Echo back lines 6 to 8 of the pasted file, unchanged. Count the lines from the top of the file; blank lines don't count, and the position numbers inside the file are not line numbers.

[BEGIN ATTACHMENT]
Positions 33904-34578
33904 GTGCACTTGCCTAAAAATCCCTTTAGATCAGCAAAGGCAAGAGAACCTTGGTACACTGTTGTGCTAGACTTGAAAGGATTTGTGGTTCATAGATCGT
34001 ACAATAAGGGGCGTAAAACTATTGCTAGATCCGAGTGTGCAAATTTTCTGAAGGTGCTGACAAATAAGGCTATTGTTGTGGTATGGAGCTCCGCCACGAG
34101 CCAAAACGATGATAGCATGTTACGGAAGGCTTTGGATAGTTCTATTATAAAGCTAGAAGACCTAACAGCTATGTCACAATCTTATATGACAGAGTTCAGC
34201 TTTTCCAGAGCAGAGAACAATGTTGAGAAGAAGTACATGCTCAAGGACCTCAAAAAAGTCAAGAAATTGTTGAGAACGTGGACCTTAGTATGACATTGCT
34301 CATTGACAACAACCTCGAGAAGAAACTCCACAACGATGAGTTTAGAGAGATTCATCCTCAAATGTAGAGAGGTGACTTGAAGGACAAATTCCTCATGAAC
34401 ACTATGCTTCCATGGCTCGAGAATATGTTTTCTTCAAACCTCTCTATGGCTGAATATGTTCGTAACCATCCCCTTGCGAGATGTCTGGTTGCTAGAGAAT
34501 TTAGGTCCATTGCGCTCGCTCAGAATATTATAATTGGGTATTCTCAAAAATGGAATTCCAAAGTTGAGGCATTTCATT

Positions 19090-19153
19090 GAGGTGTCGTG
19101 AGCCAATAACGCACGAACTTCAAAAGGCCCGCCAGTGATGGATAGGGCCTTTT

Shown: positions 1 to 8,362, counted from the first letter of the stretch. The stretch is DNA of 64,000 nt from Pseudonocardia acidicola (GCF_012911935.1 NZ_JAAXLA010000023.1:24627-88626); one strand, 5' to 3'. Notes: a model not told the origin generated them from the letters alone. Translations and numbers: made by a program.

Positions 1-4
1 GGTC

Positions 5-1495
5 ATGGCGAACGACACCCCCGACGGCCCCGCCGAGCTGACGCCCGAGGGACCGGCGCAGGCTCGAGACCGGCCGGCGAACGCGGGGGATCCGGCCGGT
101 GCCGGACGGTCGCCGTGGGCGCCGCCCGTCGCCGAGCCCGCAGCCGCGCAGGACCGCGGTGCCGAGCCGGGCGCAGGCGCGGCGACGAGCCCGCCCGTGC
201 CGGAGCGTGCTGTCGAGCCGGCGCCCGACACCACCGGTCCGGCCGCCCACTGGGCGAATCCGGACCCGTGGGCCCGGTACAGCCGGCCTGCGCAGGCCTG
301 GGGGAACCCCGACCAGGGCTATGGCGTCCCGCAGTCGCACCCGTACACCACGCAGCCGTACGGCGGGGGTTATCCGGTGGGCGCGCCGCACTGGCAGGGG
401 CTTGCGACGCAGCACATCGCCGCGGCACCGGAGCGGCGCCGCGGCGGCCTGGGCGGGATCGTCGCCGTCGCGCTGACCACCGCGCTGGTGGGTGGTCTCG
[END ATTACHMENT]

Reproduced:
34301 CATTGACAACAACCTCGAGAAGAAACTCCACAACGATGAGTTTAGAGAGATTCATCCTCAAATGTAGAGAGGTGACTTGAAGGACAAATTCCTCATGAAC
34401 ACTATGCTTCCATGGCTCGAGAATATGTTTTCTTCAAACCTCTCTATGGCTGAATATGTTCGTAACCATCCCCTTGCGAGATGTCTGGTTGCTAGAGAAT
34501 TTAGGTCCATTGCGCTCGCTCAGAATATTATAATTGGGTATTCTCAAAAATGGAATTCCAAAGTTGAGGCATTTCATT